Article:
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Divorce Mediation

Divorce Mediation Process, Models Of Mediation, Mediator's Role, Advantages Of Mediation, Disadvantages Of Mediation

Society, and the cultures that comprise it, change through time. The increasing prevalence of divorce is one example of change that societies and cultures experience. Data gathered on divorce in the United States indicate that approximately 50 percent of couples marrying can expect to divorce sometime in their lifetime (Coulson 1996). The divorce experience affects the parties divorcing, friends, extended family, and children. At the beginning of the twenty-first century numerous authors emphasized the effects of divorce and parental conflict on children (e.g., Coulson 1996; Twaite and Luchow 1996). Effects can vary from a decrease in self-esteem and increase in behavioral problems as older siblings are asked to be responsible for younger siblings or children being used as messengers or spies (e.g., report on parent's dating behavior). These are only a few examples of how divorce and continuing conflict may affect children. Efforts to mitigate the effects of divorce may include informal support systems such as friends, family, religion, or more formal support systems such as mental health professionals, the legal system and, in the last twenty-six years, divorce mediation. Divorce mediation, as a helping process, was formally created in 1975 (Emery 1995; Helm, Boyd, and Longwill 1992). Only after no-fault divorces emerged in the 1970s was the no-fault dispute resolution process of mediation possible. Divorce mediation (hereafter referred to as mediation) was originally conceptualized as an alternative conflict resolution strategy to litigation.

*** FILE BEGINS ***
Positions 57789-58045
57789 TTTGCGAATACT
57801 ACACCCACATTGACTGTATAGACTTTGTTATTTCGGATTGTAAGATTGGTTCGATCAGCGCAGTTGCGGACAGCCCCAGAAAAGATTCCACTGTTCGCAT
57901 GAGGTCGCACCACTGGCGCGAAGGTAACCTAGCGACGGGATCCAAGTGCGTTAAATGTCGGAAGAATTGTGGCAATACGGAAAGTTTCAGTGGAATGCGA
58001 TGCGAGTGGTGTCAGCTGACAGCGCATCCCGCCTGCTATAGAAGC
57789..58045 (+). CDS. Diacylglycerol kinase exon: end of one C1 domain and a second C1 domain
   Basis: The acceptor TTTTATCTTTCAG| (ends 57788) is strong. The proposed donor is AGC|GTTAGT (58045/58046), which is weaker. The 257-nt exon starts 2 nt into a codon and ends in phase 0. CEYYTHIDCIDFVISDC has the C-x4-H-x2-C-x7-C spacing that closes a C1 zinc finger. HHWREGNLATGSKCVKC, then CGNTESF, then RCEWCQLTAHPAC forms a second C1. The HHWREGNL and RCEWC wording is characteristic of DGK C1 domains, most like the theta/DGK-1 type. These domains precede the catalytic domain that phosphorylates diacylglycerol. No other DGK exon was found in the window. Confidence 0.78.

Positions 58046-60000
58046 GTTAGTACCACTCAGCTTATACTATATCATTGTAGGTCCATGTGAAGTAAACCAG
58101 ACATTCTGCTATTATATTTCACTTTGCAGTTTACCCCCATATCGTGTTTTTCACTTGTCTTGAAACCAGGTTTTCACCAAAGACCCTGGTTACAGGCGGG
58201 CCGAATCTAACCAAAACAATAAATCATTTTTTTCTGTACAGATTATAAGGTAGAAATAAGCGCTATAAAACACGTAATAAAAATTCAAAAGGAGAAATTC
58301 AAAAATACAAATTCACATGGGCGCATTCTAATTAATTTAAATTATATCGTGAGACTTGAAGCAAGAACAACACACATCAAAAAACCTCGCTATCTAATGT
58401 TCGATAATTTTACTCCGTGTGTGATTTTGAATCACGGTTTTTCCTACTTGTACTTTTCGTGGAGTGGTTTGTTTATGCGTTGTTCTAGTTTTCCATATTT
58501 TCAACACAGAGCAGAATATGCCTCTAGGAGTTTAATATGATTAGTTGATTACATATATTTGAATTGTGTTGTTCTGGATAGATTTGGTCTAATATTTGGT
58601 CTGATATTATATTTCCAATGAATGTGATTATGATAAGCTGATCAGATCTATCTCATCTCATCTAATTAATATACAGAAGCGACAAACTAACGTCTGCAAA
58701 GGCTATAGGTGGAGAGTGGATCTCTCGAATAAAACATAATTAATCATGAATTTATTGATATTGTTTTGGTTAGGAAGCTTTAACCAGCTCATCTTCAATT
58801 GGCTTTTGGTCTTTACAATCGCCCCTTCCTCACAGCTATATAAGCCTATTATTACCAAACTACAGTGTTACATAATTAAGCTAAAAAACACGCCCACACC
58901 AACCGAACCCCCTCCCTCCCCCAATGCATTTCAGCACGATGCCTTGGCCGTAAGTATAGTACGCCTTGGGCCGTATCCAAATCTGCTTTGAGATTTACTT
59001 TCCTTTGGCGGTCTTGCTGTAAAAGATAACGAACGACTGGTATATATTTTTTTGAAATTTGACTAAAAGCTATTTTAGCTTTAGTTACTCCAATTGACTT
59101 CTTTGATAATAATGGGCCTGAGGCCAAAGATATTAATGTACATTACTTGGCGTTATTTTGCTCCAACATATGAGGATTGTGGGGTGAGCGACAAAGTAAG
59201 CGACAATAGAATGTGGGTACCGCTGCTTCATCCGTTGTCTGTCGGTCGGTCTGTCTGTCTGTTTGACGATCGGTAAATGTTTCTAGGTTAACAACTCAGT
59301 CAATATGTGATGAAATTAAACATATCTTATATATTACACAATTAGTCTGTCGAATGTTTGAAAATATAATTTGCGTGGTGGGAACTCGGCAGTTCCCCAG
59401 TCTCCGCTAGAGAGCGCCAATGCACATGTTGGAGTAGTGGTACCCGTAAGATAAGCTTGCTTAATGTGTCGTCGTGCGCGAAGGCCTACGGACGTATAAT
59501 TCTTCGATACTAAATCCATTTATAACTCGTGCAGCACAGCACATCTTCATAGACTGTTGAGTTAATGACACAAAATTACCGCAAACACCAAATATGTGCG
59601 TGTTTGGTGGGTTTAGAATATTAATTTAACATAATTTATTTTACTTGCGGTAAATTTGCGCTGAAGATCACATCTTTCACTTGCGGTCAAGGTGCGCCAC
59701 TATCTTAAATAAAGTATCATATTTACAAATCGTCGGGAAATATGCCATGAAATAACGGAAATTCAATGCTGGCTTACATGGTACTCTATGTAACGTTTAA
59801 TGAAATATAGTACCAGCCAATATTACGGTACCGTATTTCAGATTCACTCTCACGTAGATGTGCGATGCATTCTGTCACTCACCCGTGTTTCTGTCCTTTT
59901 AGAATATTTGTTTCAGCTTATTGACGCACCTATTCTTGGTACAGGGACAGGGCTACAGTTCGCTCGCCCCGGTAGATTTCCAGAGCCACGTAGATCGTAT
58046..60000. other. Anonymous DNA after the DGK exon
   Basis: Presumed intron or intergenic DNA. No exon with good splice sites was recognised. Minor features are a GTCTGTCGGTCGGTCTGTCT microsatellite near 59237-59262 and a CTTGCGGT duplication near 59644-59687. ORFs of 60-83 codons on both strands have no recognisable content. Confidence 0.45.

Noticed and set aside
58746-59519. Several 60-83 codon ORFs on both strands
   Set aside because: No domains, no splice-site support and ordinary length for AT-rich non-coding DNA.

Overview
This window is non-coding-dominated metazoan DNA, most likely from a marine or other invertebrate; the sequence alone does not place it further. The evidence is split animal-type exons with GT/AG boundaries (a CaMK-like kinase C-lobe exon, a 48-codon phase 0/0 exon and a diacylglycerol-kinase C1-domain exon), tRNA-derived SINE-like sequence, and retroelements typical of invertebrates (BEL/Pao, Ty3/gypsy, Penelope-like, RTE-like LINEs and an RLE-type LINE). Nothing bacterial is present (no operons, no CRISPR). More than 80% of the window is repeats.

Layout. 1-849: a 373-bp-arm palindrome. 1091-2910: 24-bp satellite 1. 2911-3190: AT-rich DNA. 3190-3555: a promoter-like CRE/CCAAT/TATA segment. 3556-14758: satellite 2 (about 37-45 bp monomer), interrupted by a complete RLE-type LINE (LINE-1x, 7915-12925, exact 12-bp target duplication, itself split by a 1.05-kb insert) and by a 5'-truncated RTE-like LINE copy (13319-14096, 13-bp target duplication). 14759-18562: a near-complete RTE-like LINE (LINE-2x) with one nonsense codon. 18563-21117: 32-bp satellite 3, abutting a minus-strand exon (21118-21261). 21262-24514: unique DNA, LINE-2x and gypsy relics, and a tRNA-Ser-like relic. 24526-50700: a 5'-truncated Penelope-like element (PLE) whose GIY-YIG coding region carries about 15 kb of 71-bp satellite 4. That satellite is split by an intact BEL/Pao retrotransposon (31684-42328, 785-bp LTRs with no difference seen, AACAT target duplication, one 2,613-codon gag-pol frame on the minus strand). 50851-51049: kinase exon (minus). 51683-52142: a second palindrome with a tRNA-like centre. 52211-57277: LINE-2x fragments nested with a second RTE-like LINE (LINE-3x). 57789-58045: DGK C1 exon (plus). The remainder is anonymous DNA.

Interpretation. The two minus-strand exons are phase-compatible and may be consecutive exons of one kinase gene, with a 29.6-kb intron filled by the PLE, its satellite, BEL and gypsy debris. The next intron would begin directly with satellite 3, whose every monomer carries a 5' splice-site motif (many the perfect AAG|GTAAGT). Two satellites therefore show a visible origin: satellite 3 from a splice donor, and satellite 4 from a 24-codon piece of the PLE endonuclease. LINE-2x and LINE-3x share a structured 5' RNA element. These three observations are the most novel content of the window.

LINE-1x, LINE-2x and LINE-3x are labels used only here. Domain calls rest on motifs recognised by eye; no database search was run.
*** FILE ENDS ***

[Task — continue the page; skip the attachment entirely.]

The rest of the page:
Many questions have arisen in mediation's short history, such as what mediation is, should be, its effectiveness, who should perform it and the training requirements of mediators. This entry will discuss mediation processes, common themes, and variations and trends, as well as the perceived advantages and disadvantages of mediation, including when necessary, commonly used, and contraindicated. Research conducted on mediation, including the assessment of these advantages and disadvantages, will follow with an examination of international perspectives on mediation as well as cross-cultural issues.

Additional topics

Marriage and Family EncyclopediaDivorce